*** US-based Delta Airlines began its non-stop daily flights between Mumbai and New York’s John F Kennedy International Airport in 2019, becoming the second carrier and first foreign airline to provide such a service. In a statement, Delta said that flights between India and US had increased by 60% in the last decade and New York is the largest US market to India with the biggest base of corporate customers.
*** Apart from VietJet, the other international airlines operating from India include Air Tanzania, Arkia Israeli Airlines, Azerbaijan Airlines, LOT Polish, Nok Air and NokScoot Air.
*** Virgin Atlantic has relaunched its service between Mumbai and London and Qatar Airways has signed a code share agreement with Indigo, giving the former greater access to the Indian aviation market.
*** Emirates has signed a code share agreement with Spicejet.
Grab Jet’s space
To be sure, foreign, and local airliners have been keen to fill in the space left behind by Jet Airways, which suspended its operations in April 2019. The Naresh Goyal-founded airline was the largest player in the international traffic segment. While its absence meant that fares rocketed, it was also an opportunity for other airlines to try to grab the space and move in.
As per projections, India’s aviation industry is expected to witness Rs. 35,000 crore (US$ 4.99 billion) investment in the next four years. The Indian Government is planning to invest US$ 1.83 billion for development of airport infrastructure along with aviation navigation services by 2026.
Despite high capital investment and infrastructure costs, the airline space in India is highly competitive. There are close to 15 airline operators, a combination of large and small regional players. The large players include Spice Air, Air India, Indigo and Go Air, while the list of smaller airlines constitutes Vistara, Star Air, Air Deccan, and Air Heritage.
Most of them are low-cost carriers (LCCs), which put pressure on pricing of air tickets. As is often the case, airlines with weak balance sheets may not be able to absorb fuel price increases and need to pass it on to their customers.
However, airlines have begun to unbundle their services. In other words, operators now charge for services such as baggage and seat selection. While this could help reduce costs and aid revenue, these cannot be long term remedies to boost revenues.
While India’s domestic market is projected to grow by 6.6% a year on an average over the next two decades – more than three times the U.S. average of 2.1% – the country’s goal of significantly boosting air travel has been complicated by weak infrastructure.
Experts believe the explosion in air travel has taken place despite major bottlenecks in the form of high cost of aviation turbine fuel(ATF) – making it nearly 60 percent more expensive than in Singapore or Dubai, both major hubs. Jet fuel cost accounts for nearly 40% to 45% of the total costs, thereby presenting serious operational challenges. The high prices flow from an old political socialist axiom, which believes that flying was only for the rich and does not contribute to the country’s economic growth.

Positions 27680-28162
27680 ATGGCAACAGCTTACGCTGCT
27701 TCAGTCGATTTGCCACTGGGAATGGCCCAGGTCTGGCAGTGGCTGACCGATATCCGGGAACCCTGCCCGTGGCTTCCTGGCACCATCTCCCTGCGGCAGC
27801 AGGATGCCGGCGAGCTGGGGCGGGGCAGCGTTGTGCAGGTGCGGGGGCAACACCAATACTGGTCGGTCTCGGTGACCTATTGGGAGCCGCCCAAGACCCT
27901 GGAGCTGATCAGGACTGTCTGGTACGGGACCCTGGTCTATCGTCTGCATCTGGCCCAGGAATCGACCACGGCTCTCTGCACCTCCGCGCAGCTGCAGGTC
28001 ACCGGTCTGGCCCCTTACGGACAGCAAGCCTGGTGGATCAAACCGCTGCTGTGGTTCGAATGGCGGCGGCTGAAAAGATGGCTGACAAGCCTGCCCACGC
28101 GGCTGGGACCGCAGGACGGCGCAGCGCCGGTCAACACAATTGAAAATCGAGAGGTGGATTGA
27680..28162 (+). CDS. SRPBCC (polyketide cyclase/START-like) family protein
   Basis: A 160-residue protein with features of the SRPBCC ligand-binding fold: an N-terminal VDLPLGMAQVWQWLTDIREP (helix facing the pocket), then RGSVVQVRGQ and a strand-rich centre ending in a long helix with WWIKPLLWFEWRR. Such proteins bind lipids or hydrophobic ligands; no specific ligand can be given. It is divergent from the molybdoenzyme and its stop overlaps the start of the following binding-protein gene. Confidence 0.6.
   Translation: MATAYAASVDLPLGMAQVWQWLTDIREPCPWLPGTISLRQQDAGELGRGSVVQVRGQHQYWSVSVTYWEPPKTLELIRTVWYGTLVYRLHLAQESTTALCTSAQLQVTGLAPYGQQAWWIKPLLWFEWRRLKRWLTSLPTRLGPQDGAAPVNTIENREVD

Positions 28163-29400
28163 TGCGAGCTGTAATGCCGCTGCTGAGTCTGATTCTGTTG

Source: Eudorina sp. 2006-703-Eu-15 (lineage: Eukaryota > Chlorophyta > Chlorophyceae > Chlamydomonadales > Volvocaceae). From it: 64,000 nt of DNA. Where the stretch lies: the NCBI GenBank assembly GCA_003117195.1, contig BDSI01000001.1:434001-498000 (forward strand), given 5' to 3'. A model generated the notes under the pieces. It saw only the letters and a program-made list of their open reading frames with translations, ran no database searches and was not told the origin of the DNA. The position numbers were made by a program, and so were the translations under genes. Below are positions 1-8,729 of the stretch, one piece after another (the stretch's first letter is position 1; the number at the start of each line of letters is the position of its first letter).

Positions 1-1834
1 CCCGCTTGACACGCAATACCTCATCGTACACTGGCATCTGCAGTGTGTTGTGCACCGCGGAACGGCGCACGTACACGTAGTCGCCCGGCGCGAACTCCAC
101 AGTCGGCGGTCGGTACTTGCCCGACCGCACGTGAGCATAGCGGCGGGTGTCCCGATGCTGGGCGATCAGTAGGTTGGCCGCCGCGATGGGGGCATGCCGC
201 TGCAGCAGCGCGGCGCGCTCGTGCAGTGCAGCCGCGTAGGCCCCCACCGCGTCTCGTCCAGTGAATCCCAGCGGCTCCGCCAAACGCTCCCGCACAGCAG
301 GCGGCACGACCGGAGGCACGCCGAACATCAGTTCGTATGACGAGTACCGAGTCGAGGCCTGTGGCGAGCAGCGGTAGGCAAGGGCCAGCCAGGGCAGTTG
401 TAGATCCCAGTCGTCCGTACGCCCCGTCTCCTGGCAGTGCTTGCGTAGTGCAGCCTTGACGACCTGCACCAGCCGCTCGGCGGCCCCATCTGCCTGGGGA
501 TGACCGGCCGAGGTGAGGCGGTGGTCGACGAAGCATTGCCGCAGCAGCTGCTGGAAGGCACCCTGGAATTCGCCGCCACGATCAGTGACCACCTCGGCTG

ATF prices have been consistently rising over the past years, placing stress on the balance sheets of airline companies. As per recent news reports, airfares are expected to rise as the conflict between Russia and Ukraine is making fuel costlier.
Plus, ATF attracts VAT, which is variable across states and does not have a provision for input tax credit. High rates of aviation fuel coupled with high VAT rates are adversely affecting airline companies.
The government, in January 2020, has reduced the tax burden on ATF by eliminating fuel throughput charges that were levied by airport operators at all airports across India.
The central excise on ATF was reduced from 14% to 11% w.e.f. October 11, 2018. State governments have also reduced VAT/sales tax on ATF drawn on Regional Connectivity Scheme (RCS) airports to 1% or less for 10 years.
For non-RCS-UDAN operations, various state governments have reduced VAT/Sales Tax on ATF to within 5%. The Standing Committee on Transport (2021) has recommended ATF to be included within the ambit of GST and that applicable GST should not exceed 12% on ATF with full input tax credit.
Add to it an old bugbear: the lack of aircraft maintenance infrastructure. The maintenance, repair, and overhaul (MRO) industry is not well developed enough to provide for cost-effective maintenance of aircrafts. The lack of a native aircraft manufacturing base, results in more imports of aircraft, thereby making the operations more capital intensive.
Some recent steps
Some recent steps taken by the Modi government have, however, set the ball rolling in the right direction. By 2028, the MRO industry is likely to grow over US$ 2.4 billion from US$ 800 million in 2018.Land allotment for entities setting up MRO facilities in India has been revised to a period of 30 years in September 2021, from the current 3-5 years as the government aims to make India a ‘Global MRO Hub.’
Under Union Budget 2021-22, the government lowered the custom duty from 2.5% to 0% on components or parts, including engines, for manufacturing of aircrafts by public sector units of the Ministry of Defence.
In addition, investment to the tune of Rs. 420-450 billion (US$ 5.99-6.41 billion) is expected to boost India’s airport infrastructure between FY18-23.